Credit Management – Beyond our Shores

For those considering expanding their business overseas, one should be aware that export credit is more risky and expensive. Josef Busuttil shares his expertise on how to manage the situation.


‘Alas, my fortunes are all at sea’.
‘The Merchant of Venice’ by Shakespeare was so right in 1597, but even more so today considering that we live in a globalised economy where the world has truly become one big market. International trade is inevitable in today’s economy. One country depends heavily on others more than ever before, as modern countries are specialising in their particular industries and are becoming less self sufficient in order to benefit from economies of scale.
This commercial scenario entails firms to be more vigilant and competitive in order to meet customers’ changing needs and expectations at an international level. Therefore, successful firms are investing in producing and providing goods and services that add value to customers, whilst customers are constantly shopping around for the best products at the best prices. Hence, firms are committed to sell on credit to gain and sustain competitive advantage in their markets, as credit is in demand by customers. Nevertheless, firms that sell on credit argue that credit is not only risky but also expensive. Granting and extending credit carries an element of risk, the risk of customers paying late or not paying at all.
Credit also costs money to granting it, managing it and completing the credit sales by collecting the money from the customer efficiently. Granting credit to foreign customers when exporting goods and services is even riskier and more expensive. Other factors have to be factored in the exporting business equation – a longer cash cycle, increased risk of the foreign market, limited control over the foreign customer base, different culture and legislation, and bureaucratic payment methods may also be the case. Exporting to a developing country carries more risks and costs than exporting to a developed country!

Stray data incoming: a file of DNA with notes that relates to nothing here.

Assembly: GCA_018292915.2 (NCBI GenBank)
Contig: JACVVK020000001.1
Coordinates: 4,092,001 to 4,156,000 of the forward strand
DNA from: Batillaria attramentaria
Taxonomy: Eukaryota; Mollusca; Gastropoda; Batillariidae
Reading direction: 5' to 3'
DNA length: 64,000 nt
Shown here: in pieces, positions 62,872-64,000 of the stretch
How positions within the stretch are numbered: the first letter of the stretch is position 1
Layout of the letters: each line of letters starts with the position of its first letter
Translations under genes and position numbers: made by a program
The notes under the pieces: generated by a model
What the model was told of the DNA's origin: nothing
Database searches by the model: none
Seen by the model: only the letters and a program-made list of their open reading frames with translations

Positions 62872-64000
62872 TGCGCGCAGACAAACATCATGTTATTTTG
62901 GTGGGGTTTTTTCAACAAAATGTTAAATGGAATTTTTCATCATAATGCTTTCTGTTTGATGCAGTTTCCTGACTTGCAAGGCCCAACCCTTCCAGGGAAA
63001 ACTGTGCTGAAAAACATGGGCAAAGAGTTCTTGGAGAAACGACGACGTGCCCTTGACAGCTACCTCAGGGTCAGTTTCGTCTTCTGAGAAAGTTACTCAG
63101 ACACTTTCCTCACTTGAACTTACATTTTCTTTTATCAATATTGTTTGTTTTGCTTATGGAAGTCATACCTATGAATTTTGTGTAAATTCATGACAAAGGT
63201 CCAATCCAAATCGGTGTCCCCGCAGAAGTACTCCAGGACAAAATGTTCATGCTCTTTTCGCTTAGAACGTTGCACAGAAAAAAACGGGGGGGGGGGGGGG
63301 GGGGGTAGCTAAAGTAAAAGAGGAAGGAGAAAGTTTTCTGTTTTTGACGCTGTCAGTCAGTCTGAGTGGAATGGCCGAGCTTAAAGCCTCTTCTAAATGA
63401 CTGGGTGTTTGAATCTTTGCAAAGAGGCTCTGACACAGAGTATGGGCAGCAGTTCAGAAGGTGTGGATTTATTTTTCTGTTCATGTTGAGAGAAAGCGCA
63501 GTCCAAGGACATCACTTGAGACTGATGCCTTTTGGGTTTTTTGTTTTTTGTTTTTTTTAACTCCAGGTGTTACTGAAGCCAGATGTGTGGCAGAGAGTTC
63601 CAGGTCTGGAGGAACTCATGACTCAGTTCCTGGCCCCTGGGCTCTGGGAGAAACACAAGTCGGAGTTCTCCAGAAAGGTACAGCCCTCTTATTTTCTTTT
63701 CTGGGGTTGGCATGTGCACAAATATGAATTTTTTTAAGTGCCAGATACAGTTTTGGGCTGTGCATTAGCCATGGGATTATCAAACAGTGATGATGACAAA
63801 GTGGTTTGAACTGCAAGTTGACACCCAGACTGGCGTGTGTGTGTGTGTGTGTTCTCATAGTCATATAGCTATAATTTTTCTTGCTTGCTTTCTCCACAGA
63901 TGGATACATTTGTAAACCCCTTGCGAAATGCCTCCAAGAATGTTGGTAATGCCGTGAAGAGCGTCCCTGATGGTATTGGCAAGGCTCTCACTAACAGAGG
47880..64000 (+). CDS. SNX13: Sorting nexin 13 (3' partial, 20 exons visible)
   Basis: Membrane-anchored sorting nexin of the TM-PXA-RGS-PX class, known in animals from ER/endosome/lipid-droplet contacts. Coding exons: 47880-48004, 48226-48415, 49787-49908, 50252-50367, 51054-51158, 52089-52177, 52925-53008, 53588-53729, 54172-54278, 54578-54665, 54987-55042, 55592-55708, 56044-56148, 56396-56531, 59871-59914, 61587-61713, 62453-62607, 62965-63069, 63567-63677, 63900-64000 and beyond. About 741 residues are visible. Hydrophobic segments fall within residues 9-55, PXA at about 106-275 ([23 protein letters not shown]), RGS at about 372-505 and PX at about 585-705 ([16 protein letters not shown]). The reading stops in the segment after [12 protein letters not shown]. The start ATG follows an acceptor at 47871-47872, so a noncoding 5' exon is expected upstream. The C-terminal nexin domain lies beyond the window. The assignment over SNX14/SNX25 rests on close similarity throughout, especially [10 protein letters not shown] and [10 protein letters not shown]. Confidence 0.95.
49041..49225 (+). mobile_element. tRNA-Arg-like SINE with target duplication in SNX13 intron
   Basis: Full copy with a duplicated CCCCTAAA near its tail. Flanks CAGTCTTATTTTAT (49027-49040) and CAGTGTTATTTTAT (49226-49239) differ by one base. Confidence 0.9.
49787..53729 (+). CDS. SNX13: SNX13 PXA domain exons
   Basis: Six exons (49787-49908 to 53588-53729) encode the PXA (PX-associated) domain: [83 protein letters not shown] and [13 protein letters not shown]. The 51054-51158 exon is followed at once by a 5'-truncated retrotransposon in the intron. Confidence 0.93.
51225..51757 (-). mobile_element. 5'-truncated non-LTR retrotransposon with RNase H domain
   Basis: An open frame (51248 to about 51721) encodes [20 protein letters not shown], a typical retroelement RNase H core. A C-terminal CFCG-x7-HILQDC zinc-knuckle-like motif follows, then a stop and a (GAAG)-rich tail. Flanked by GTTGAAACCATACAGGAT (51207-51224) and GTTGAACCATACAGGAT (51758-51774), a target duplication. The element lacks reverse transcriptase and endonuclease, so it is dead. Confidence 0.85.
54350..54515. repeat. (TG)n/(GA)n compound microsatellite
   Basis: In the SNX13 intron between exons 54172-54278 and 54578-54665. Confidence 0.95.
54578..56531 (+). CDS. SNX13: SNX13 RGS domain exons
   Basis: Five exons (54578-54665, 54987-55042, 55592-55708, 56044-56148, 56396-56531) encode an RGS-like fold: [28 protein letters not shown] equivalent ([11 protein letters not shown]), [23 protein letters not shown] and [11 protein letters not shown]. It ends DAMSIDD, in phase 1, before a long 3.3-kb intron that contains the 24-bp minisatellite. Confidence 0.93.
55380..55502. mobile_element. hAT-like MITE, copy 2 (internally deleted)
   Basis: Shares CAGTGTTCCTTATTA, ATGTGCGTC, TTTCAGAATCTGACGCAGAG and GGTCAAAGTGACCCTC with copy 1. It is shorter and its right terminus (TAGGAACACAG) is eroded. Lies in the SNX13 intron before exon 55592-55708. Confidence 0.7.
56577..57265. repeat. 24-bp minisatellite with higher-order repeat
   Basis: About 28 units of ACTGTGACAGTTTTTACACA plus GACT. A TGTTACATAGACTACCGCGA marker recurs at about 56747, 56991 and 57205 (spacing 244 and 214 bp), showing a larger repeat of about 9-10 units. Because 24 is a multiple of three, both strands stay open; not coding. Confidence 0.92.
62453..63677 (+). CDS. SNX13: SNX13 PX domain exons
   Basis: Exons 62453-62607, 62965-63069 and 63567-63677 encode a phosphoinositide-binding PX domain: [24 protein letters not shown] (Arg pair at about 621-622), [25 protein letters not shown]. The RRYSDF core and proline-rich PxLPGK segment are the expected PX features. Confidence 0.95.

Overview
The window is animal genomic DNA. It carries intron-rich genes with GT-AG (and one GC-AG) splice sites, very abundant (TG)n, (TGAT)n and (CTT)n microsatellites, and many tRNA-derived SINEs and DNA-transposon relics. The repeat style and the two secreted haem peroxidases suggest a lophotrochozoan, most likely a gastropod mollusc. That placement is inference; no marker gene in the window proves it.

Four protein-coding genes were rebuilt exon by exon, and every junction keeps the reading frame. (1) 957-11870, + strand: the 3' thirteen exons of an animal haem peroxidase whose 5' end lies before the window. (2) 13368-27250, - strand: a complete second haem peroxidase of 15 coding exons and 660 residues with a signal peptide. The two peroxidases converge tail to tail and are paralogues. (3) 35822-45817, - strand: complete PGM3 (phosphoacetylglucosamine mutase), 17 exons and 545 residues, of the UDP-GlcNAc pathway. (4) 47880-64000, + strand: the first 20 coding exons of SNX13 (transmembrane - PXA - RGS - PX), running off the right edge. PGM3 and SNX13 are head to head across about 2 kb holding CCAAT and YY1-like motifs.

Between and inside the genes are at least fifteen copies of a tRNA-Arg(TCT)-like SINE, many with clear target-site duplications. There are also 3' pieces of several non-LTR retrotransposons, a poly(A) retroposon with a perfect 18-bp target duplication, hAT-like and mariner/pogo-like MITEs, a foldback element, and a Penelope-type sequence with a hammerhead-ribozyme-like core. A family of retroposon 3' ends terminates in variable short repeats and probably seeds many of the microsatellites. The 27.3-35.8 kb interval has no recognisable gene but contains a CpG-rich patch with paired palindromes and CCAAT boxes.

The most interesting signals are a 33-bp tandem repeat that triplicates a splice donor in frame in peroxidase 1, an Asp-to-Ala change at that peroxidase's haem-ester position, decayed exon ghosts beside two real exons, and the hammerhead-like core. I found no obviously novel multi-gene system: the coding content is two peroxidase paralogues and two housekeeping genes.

Therefore, export credit requires more resources in terms of additional working capital, to finance the longer cash cycle as well as skilled and competent credit practitioners to manage it effectively and profitably. Foreign agencies and intermediaries may also be hired to ensure the smooth running of export business transactions. But all this comes at a cost to the exporter.
One may think that an exporting firm can increase the price of its goods to compensate for the extra risk and cost involved in export credit sales, but this may not always be possible due to competitive pressures.
Hence, the firm should be better equipped to minimize the risks and costs involved in export credit sales, and this requires good credit management practices and  procedures which may consist of the following:

a. Asking the customer to complete a credit application form is critically important in export credit sales. This ensures that the exporting firm obtains all the required details about the foreign customer.

b. The exporting firm should then verify the details provided by the customer and not only analyse the credit worthiness of the customer but also evaluate the market and political risk of the country where the customer operates. Obtaining a credit rating report from a reputable credit rating agency is always commendable prior to granting credit.